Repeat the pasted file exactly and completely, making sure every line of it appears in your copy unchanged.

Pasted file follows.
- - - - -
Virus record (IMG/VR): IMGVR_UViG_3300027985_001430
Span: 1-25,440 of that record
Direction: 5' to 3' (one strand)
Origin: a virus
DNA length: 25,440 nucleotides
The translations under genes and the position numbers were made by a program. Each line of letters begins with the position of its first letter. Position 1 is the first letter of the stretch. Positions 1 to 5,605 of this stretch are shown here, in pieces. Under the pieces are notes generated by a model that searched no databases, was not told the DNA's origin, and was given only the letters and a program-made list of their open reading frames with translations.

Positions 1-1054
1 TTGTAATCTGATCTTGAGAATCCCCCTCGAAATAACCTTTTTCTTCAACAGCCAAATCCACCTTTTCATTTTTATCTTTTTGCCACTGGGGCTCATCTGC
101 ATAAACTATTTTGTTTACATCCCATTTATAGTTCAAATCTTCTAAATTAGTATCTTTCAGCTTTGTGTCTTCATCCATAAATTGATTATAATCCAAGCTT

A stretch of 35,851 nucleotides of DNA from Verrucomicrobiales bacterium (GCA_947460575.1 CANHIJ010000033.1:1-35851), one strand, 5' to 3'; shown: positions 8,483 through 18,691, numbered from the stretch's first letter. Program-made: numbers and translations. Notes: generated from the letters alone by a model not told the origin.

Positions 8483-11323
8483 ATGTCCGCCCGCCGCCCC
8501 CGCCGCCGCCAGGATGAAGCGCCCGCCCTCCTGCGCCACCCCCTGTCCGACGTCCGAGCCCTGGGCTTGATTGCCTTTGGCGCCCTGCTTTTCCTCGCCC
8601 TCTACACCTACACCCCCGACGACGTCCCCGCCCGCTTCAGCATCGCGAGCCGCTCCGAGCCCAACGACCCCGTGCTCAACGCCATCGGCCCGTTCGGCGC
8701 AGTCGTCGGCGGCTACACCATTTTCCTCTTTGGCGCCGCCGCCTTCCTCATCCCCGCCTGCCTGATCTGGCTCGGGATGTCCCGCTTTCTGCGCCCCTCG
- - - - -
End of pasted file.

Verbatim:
Virus record (IMG/VR): IMGVR_UViG_3300027985_001430
Span: 1-25,440 of that record
Direction: 5' to 3' (one strand)
Origin: a virus
DNA length: 25,440 nucleotides
The translations under genes and the position numbers were made by a program. Each line of letters begins with the position of its first letter. Position 1 is the first letter of the stretch. Positions 1 to 5,605 of this stretch are shown here, in pieces. Under the pieces are notes generated by a model that searched no databases, was not told the DNA's origin, and was given only the letters and a program-made list of their open reading frames with translations.

Positions 1-1054
1 TTGTAATCTGATCTTGAGAATCCCCCTCGAAATAACCTTTTTCTTCAACAGCCAAATCCACCTTTTCATTTTTATCTTTTTGCCACTGGGGCTCATCTGC
101 ATAAACTATTTTGTTTACATCCCATTTATAGTTCAAATCTTCTAAATTAGTATCTTTCAGCTTTGTGTCTTCATCCATAAATTGATTATAATCCAAGCTT

A stretch of 35,851 nucleotides of DNA from Verrucomicrobiales bacterium (GCA_947460575.1 CANHIJ010000033.1:1-35851), one strand, 5' to 3'; shown: positions 8,483 through 18,691, numbered from the stretch's first letter. Program-made: numbers and translations. Notes: generated from the letters alone by a model not told the origin.

Positions 8483-11323
8483 ATGTCCGCCCGCCGCCCC
8501 CGCCGCCGCCAGGATGAAGCGCCCGCCCTCCTGCGCCACCCCCTGTCCGACGTCCGAGCCCTGGGCTTGATTGCCTTTGGCGCCCTGCTTTTCCTCGCCC
8601 TCTACACCTACACCCCCGACGACGTCCCCGCCCGCTTCAGCATCGCGAGCCGCTCCGAGCCCAACGACCCCGTGCTCAACGCCATCGGCCCGTTCGGCGC
8701 AGTCGTCGGCGGCTACACCATTTTCCTCTTTGGCGCCGCCGCCTTCCTCATCCCCGCCTGCCTGATCTGGCTCGGGATGTCCCGCTTTCTGCGCCCCTCG